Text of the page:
Adjusting Wages for Inflation, Part I

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As promised, this week’s post takes a critical look at Robert Lucas’s use of rational expectations in wage modeling. That innovation fundamentally transformed the Early Keynesian Phillips curve and, ultimately, macroeconomics. It is surprisingly easily shown to be fundamentally wrong.

In modeling wage-setting arrangements, macro theorists choose between two competing strategies to adjust nominal compensation for price inflation: Be forward-looking, adopting the expectations approach, or be backward-looking, adopting the catch-up approach. Economists have, for a long time, rejected catch-up, adopting the forward-looking strategy in their analysis of wage dynamics.  Indeed, active debate simply skipped over the choice of adjustment mechanism and focused on how workers and firms predict price inflation. In a forecasting contest between adaptive (based on inflation history) and rational (based on all available information) expectations, victory surely goes to the latter.  Rational expectations became a central rule of engagement in business-cycle research. Given such broad acceptance, it is shocking that forward-looking labor-pricing arrangements have never been provided rational foundations.

What follows looks at the optimizing choice between the forward-looking and backward-looking strategies. It is divided into two parts.  The first posits that the central bank’s inflation regime is credibly stationary; the second, appearing next week, permits trend inflation to vary. (For the complete model, see Chapter 4.)

Analytic framework. For periodic wage adjustments in firm j, workers’ gross nominal gain from using the expectations strategy instead of catch-up is: pķj(t)Wj(t)Hj(t), where p denotes price inflation over the catch-up period (ķ) from time t to t+1, W is the wage rate, and H hours on the job. Assuming that pķ(t) has a stationary mean equal to pM, the present value of employee gross returns from using the expectations strategy rather than catch-up is: ∑pMWj(t)Hj(t)(1+r)-t, where the quantities are summed over the life of the work relationship.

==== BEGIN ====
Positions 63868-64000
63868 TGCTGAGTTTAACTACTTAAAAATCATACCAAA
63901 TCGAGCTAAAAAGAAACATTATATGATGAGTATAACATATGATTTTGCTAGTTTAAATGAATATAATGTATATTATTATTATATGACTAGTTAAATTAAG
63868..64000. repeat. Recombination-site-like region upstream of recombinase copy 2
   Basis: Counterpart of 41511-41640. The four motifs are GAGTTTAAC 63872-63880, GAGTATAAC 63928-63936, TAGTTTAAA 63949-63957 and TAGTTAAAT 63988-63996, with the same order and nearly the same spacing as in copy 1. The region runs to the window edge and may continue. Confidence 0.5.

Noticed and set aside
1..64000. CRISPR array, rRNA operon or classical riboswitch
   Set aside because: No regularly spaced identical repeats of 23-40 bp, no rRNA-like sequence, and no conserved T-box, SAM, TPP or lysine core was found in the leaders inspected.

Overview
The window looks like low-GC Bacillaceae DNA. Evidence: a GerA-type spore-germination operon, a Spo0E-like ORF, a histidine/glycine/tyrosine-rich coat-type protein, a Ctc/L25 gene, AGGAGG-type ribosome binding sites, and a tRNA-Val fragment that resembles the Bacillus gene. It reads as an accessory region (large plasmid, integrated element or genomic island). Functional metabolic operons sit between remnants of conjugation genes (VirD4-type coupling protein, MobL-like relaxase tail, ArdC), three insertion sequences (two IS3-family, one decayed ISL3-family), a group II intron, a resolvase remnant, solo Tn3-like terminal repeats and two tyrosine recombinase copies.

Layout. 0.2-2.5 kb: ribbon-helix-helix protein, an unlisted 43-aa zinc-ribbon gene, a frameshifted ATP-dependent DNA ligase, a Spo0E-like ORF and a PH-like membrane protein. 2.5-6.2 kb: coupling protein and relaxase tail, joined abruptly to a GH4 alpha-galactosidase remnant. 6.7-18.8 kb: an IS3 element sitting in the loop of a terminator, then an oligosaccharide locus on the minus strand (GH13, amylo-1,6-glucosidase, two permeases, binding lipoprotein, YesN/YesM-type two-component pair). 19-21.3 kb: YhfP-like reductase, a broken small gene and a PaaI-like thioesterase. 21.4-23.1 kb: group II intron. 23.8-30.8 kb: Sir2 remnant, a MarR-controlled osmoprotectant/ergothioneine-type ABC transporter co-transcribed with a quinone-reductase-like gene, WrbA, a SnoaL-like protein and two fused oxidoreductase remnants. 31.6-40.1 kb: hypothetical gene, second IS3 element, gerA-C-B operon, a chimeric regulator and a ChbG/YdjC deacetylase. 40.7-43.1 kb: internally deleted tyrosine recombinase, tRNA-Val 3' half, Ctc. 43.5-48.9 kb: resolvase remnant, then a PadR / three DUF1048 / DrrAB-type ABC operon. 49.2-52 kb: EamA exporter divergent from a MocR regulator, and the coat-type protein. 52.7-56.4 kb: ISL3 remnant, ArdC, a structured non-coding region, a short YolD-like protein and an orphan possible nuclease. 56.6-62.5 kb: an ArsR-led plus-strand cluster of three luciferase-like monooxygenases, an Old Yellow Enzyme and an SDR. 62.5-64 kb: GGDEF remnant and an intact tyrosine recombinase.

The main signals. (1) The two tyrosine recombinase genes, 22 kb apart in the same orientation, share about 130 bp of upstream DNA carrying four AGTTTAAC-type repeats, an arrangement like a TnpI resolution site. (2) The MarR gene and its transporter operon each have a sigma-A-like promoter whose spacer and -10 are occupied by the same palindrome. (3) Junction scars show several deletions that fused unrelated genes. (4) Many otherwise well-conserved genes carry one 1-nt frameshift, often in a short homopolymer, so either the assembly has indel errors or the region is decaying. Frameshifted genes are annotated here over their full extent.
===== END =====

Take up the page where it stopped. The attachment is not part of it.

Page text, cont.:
There are three types of employee costs involved in using the expectations strategy:

  • First is the expense of gathering and processing the information necessary to produce a rational and timely forecast of price inflation. Such costs are separable into fixed investment in forecasting capacity (Go) and the variable expense associated with each forecast exercise (Ğ(t)).
  • Next are the dissemination, persuasion, and revision costs involved in achieving an effective consensus among workers with respect to the inflation forecast, also separable into fixed and variable components (Co and Č(t)).
  • Finally, there are the fixed and variable costs of negotiating agreement with management on the inflation forecast (No and Ň(t)), complicated by the parties’ differing objectives.

It is not surprising that a process requiring forecasting, consensus-building, and successful negotiations between parties who typically disagree is complex.  By contrast, if the calculation of the consumer price index is a public good, the catch-up approach is simple, easily understood, and virtually costless to implement.

Workers must reject the catch-up strategy in favor of expectations if the latter’s relative benefits exceed its relative costs:

∑ pMWj(t)Hj(t)(1+r)-t≥(Goj+Coj+Noj)+∑(Ğj(t)+Čj(t)+Ňj(t))(1+r)-t.

The GEM Project documents circumstances that motivate rational agents to choose catch-up instead of expectations in the periodic adjustment of wages for inflation. Most notably, workers and firms rationally respond to the relatively costly execution of an expectations strategy by searching for wage-setting arrangements that make catch-up more efficient. Two procedures reduce the differential gross returns between the two strategies: (i) shortening the catch-up lag (k) and (ii) paying a compensating wage premium.